He also said at the same time,

Teacher education quality has been put in the too-hard basket for too long. A quality education system must be underpinned by quality teachers. The profession knows it, parents want it, our students deserve it and the nation needs it.

In other words, it’s all about teacher quality.  No equity issues to look at here, folks. (Read the full text of his piece HERE.)

All of this is not to argue against accountability.  Teachers must be accountable for their practice – to their students, their colleagues and their school communities.  But the kind of accountability embedded in critiques and crises of quality not only undermines trust in the profession but is also unlikely to bring about actual improvements in quality, despite ‘ticking all the boxes’.  The sad truth is that the vision of ‘teacher quality’ embedded in this version of accountability is an impoverished one.

Furthermore, it seems unlikely that the goal of attracting the ‘best and brightest’ into the teaching profession will be met under the current conditions and trajectory of accountability. What is required is perhaps a more intelligent form of accountability, described thus by Onora O’Neill, a teacher, philosopher and crossbench member of the House of Lords, in her BBC Reith Lectures in 2002:

Perhaps the present revolution in accountability will make us all trustworthier. Perhaps we shall be trusted once again. But I think that this is a vain hope – not because accountability is undesirable or unnecessary, but because currently fashionable methods of accountability damage rather than repair trust. If we want greater accountability without damaging professional performance we need intelligent accountability…Intelligent accountability, I suspect, requires more attention to good governance and fewer fantasies about total control.

For those of us within the teaching profession, there are specific implications and imperatives from this manufactured ‘crisis’.  We need to understand more deeply the political context of our work and the political processes that capture education.

We need to play a part in public debate and discussions of education, to address misconceptions and misunderstandings, to reject the premise of politically expedient yet educationally empty strategies and to suggest good alternatives.  We all – teachers, teacher educators, educational researchers – have a part to play in this.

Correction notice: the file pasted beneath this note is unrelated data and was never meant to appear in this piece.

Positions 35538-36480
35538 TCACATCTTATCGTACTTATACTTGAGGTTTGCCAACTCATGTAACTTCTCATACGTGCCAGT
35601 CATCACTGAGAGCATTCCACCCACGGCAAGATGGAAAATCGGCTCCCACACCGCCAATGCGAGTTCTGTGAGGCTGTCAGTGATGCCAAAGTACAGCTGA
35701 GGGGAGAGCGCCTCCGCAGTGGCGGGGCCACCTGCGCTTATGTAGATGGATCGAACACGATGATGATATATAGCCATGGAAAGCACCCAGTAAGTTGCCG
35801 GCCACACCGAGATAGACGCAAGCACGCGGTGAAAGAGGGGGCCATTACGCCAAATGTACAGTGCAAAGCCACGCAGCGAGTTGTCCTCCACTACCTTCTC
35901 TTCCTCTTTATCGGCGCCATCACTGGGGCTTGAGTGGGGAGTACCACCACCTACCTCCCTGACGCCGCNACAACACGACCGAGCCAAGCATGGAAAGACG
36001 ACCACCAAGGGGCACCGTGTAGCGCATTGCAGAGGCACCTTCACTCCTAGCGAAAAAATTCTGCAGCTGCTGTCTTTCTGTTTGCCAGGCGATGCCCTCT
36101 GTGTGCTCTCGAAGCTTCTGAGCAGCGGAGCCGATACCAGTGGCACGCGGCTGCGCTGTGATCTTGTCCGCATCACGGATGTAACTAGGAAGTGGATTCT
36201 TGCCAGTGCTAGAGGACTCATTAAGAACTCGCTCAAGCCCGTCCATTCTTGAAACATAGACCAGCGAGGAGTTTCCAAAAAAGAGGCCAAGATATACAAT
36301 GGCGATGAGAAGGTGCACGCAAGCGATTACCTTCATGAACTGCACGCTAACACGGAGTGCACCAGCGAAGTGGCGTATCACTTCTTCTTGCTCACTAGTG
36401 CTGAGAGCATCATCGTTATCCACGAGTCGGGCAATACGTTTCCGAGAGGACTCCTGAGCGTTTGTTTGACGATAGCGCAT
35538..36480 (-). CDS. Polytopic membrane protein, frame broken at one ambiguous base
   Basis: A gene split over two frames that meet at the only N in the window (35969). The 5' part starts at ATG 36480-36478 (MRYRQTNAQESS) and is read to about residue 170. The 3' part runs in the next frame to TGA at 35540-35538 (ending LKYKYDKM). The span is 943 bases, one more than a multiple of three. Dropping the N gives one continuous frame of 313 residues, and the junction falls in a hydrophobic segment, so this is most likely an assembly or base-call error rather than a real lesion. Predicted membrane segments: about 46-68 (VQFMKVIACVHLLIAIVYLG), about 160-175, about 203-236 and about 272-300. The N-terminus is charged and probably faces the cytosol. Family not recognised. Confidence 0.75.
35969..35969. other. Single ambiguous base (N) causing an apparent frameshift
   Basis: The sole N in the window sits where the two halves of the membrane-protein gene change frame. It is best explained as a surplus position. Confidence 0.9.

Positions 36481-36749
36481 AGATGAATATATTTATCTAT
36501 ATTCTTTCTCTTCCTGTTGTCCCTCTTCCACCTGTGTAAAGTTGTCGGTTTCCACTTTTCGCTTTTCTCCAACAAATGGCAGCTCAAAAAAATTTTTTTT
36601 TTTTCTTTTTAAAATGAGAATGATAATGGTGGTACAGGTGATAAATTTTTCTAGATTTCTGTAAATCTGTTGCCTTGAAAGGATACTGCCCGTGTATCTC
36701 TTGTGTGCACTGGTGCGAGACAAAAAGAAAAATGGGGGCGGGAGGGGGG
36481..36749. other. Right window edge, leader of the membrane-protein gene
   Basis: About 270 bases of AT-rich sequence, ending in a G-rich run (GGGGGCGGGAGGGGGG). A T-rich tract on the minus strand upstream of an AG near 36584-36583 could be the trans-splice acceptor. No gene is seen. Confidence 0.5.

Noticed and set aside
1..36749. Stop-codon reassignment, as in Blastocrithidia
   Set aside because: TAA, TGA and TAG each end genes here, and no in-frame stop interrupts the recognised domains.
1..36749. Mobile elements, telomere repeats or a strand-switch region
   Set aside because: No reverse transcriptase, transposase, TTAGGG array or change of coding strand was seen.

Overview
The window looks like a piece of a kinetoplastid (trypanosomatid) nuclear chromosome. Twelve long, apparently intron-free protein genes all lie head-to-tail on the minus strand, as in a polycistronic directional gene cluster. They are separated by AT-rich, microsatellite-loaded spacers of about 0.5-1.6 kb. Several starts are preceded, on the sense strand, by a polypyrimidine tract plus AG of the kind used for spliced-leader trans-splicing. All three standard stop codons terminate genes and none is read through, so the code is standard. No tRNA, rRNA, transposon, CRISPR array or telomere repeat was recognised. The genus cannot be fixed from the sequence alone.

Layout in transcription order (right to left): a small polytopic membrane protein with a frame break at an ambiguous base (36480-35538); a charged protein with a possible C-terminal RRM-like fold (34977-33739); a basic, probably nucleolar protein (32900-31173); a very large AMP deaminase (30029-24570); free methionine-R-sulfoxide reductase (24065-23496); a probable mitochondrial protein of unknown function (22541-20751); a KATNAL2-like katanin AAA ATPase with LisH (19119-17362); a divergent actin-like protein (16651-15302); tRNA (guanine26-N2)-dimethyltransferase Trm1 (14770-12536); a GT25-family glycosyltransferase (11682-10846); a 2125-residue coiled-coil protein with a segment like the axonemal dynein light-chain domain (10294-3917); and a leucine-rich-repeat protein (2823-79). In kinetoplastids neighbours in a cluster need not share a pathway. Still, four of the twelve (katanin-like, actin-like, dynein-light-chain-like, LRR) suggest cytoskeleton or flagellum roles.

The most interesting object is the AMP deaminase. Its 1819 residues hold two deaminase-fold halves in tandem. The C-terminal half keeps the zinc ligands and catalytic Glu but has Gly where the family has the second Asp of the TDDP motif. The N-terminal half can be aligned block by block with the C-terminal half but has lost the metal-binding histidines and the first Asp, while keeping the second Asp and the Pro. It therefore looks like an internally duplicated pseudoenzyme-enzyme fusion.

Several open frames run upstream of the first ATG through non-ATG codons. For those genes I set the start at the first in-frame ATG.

Anything less is likely to contribute to, rather than address, a very real crisis of educational quality.


Mockler2Nicole Mockler is a Senior Lecturer in Education at the University of Newcastle. Her research interests include teacher professional learning and identity and the politics of education, and she teaches in the areas of curriculum, pedagogy and professional practice and research methods. Her published work includes Student Voice: Beyond Legitimation and Guardianship (Springer, Forthcoming) and the Australian Curriculum: Classroom Approaches series (Palgrave, 2013).  She is a member of the Executive of the Australian Association for Research in Education, an Associate Editor of Critical Studies in Education, and a General Editor of the book series Local/Global Issues in Education.


10 thoughts on “Manufactured panic around teacher quality obscures the bigger issue

  1. David Zyngier says:

    Nicole thanks for a great article. Once again we must challenge Pyne’s nonsense based on incorrect data from Ben Jensen at Grattan Institute. Not only has education funding NOT increased 44% – more like 18% if it is done on per student basis – but class sizes now are bigger on average than they were 30 years ago – and teachers teach more hours and to more diverse populations.

    It is all about equity of course – that is why Gonski is Goneski! Equity is NOT a priority for this government – unless it involves private equity!

    If teachers are not to blame then its the teacher educators – another inquiry has started Federally and another is about to start in Victoria.

  2. Nicole Mockler says:

    Thanks very much, David. Yes, I find the recent (-ish) trend toward naming teacher education as another crisis of teacher quality deserving of a quick fix (in the absence of the federal government employing any actual teachers to ‘fix’) very worrying.

    Its a case of ‘watch this space’, I guess…

  3. Anne says:

    Great article – good food for thought. It seems to me that the teaching profession is under attack more than it has been in quite some time. It’s actually quite scary when you think about it how little input the teacher at the coalface has into what gets taught through the policy trickle down effect, when really, they’re the ones who know their students, their needs, their capabilities and their interests. But obviously, we can’t be trusted.

  4. Nicole Mockler says:

    Thanks Anne. My own sense is that the impact of policy on classroom practice has become far more pervasive in the past decade or so, largely at the hands of initiatives such as standardised testing and the machinery that goes along with it. I do think that trust is a huge issue, and that the reinstatement of trust in the teaching profession should be a priority for any government seriously concerned with issues of ‘quality’ in education.

  5. Iain Macpherson says:

    A well-written article, Nicole. I understand the thrust entirely.

    Sadly the public gets lost in the (largely fraudulent) teacher quality argument. There’s a lot of traction developed in that argument by print media, radio talk tack mythology and the TV air time given to alarmists like Pyne.